Lane Community College
Tuesday & Thursday 11:30 AM- 12:50 PM
Bldg. 19...Room 239
David H. Kessel
Office Hours.........TTH: 10:15-10:45 AM
Voice Mail.........463-3535 (Mailbox 7804)
Please click on each link...You will find answers to most of your questions here...look here first...before asking in class...Thanks.
LCC Catalog Course Description
Class Policies and Comments
What you'll need for SOC 225
Schedule of Topics and Readings
Required Reading Materials
Assignments and Instructions
Summary of Points in Course
Problems Discussion Board*****
(Instructions and Guidelines are HERE)
A Tutorial for beginners and veterans, too
Lane Community College
LCC Catalog Course Description
An examination of selected social problems,basic facts, effects on the individual and society, and explanations. Problems will be selected from the following three areas, but not all topics will be covered each term. 1. Systemic problems: racial and sexual discrimination, inequality and poverty, militarization and war, ecological problems, overpopulation, urban and rural problems, life cycle problems.
2. Problems of specific institutions: government, economy, family, education, religion, social services. 3. Personal pathologies: mental illness, suicide, alcoholism, drug addiction.
Social Problems, Second Edition...by Robert Heiner
225 Online Reader
Be Sure to check Online Reader for each topic.
9/26---10/26 (First 5 weeks of Quarter)
We will start out introducing the Course, The Sociology Shop, & 225 Room
Then we’ll spend some time on defining Sociology and going over some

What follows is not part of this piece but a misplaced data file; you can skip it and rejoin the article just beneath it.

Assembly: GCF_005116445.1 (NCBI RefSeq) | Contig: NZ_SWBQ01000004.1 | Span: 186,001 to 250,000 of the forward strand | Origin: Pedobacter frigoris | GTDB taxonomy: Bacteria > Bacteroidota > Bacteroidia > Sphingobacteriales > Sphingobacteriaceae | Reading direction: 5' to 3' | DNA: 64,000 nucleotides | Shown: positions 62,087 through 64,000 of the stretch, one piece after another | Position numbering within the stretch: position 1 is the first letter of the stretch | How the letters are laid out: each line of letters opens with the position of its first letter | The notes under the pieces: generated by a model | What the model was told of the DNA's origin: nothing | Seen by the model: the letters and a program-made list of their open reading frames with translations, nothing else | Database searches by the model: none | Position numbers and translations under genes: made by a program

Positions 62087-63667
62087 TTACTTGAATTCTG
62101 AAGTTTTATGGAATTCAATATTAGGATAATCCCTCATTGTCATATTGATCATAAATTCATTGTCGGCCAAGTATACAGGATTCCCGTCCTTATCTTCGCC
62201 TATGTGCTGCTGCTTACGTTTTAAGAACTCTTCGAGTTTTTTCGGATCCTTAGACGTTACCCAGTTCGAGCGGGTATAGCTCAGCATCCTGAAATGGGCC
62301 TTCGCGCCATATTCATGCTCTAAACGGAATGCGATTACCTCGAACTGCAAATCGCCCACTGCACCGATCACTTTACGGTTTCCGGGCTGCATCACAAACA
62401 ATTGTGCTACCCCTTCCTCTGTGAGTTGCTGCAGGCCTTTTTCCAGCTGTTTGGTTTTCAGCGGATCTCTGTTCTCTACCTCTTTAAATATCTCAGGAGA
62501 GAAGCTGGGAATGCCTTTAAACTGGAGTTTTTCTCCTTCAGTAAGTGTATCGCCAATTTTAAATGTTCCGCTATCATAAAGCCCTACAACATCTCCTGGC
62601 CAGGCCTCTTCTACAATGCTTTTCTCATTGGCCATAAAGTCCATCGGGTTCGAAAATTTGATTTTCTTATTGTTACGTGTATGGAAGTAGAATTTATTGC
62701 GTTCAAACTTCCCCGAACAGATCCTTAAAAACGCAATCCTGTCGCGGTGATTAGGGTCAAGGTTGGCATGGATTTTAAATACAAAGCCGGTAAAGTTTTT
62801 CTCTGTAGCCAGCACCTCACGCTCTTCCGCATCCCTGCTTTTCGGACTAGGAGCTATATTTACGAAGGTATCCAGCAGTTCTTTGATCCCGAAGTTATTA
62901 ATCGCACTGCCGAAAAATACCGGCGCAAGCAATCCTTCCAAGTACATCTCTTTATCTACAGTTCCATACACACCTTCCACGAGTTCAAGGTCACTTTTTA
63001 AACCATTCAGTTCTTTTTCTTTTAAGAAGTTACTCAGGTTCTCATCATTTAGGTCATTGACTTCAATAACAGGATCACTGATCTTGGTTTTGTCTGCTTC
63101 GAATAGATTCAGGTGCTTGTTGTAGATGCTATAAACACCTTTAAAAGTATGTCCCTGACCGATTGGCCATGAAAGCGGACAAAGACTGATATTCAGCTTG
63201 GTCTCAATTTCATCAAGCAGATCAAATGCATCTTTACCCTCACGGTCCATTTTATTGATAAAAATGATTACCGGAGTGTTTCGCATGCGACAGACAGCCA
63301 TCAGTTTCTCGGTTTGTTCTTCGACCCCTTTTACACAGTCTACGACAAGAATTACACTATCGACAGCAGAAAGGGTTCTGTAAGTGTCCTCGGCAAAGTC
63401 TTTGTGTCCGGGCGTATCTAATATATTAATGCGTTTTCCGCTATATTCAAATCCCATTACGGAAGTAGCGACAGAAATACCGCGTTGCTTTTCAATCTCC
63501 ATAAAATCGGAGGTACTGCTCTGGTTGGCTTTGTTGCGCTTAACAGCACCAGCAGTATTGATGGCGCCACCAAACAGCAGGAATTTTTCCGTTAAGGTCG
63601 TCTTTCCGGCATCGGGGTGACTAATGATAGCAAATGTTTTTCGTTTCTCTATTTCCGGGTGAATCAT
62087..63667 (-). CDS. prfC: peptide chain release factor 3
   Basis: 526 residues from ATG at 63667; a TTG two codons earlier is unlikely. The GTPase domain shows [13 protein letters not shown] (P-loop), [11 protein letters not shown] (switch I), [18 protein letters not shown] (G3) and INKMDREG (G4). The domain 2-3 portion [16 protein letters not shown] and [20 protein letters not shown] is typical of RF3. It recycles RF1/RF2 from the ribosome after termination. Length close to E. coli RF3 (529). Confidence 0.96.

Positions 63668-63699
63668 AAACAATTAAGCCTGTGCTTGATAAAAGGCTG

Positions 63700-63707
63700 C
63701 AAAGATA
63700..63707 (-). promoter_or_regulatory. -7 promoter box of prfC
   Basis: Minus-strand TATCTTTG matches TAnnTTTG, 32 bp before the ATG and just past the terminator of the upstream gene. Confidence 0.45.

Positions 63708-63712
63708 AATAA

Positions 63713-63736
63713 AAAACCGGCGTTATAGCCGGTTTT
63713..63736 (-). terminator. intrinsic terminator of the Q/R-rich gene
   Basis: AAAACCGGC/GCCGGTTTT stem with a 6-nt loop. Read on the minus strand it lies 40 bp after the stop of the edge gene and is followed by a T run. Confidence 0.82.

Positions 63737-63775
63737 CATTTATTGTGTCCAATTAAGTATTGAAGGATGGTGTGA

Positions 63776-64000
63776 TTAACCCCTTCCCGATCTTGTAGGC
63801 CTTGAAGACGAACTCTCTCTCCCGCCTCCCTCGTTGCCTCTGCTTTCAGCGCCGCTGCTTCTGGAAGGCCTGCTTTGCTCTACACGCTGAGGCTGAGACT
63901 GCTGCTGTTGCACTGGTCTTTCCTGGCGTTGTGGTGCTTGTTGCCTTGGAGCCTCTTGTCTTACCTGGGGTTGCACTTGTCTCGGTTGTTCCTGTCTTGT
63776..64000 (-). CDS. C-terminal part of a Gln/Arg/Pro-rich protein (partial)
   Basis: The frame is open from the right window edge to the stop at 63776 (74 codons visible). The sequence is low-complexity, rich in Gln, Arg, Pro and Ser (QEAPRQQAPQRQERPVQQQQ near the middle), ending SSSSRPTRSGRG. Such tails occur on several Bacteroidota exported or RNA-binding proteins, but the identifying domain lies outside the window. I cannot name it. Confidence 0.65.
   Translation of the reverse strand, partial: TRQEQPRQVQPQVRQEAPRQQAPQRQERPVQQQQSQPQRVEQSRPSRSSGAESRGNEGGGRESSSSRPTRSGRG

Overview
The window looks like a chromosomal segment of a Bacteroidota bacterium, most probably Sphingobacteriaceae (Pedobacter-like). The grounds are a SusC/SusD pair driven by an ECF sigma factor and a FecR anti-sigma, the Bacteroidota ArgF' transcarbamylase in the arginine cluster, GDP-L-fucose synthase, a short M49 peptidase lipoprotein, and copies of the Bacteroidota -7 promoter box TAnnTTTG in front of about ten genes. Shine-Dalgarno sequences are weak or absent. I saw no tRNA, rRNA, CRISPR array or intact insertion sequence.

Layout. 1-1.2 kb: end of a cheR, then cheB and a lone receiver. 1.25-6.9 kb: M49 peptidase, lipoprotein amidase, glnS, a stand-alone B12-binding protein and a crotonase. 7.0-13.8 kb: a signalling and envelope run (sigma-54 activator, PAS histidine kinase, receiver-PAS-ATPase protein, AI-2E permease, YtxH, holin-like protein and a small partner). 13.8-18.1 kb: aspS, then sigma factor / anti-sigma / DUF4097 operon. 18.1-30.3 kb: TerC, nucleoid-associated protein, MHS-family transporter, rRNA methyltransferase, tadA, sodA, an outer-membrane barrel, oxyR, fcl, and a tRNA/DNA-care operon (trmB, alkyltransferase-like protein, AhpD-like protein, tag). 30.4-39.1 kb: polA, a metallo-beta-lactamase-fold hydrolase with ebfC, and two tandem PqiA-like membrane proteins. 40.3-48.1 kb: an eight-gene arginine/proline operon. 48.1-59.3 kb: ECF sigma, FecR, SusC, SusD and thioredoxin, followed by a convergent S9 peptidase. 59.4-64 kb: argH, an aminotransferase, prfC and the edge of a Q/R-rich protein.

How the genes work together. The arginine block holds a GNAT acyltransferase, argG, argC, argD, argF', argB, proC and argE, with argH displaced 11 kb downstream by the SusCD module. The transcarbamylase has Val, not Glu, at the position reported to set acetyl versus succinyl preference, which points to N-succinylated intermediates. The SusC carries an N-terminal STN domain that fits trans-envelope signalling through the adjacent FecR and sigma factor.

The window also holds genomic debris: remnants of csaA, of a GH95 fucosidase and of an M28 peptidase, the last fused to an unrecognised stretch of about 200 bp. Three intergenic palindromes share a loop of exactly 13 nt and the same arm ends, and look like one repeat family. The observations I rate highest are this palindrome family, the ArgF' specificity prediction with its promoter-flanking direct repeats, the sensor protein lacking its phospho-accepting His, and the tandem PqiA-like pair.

Critical Sociological Concepts…”tools” necessary to examine topics we’ll be
-----The Definition and Concepts are online in the 225 Room
-----Read Heiner chapter 1, especially pp. 1-14 initially
We will then spend a good amount of time examining the Sociological
Perspective, especially Critical Theory and Symbolic Interactionism, and
synthesis of them, Critical Constructionism
-----Have Heiner 1 read
-----Read Online entries corresponding to “Sociological Perspective”
We will spend the rest of the 1st half of the Quarter examining the various
aspects and areas of INEQUALITY.
-----Read Heiner chapter 2
-----Read entries in Online Reader
10/31---11/30 (Second 5 weeks of Quarter)
-We’ll move onto “Problems of the Family” (Heiner 3)
-We’ll then cover “Deviance and Crime” (Heiner 4)
-Then onto “Problems of the Environment” (Heiner 5)
-”Conclusion” usually ends a course (Heiner 6)
--All the chapters/topics will have links to read in the Online Reader
--Within these Topics there will be other issues we’ll discuss…see Online Reader
ABOUT THE COURSE
This course will not be a “laundry list” of traditionally-conceived social problems, although some of them will be covered as such. Rather, the focus will be on understanding and applying a critical sociological perspective (imagination or consciousness) to the interconnected areas of our social lives. This includes the large-scale realities (Macro)…the daily institutional realities we live in (Meso)…and…the individual and personal situations and relations between people (Micro). All these are related to each other…each is the producer of these realities and each is the product of these realities. Individuals have problems, institutions have problems and society as large-scale social structure has problems. As separate as these may sound/appear to be, the sociological essence is that they are the “parts” of an intricate web of living in society and a study of one of them must take into account the reality of the others. This goes beyond a mere interconnectedness of “separate” parts (i.e. merely linked together). Rather, it involves a dialectical synthesis of co-creative and co-created realities…resulting in a “whole” and often involving what appear (and sometimes are) contradictions which can’t be ideologically “explained away” by mere “declaration.”
I'm also aware that there will be some of you who have never taken a Sociology course...so, the initial coverage will be designed to give you a "mini" introduction to Sociology. This also applies to those of you who haven't had me as a teacher of Sociology. A review of some basics...as well as an introduction to an overtly critical perspective will help.
There will be two (2) Analysis Papers to write...worth 25 points each for total of 50 points. Go HERE for the topics.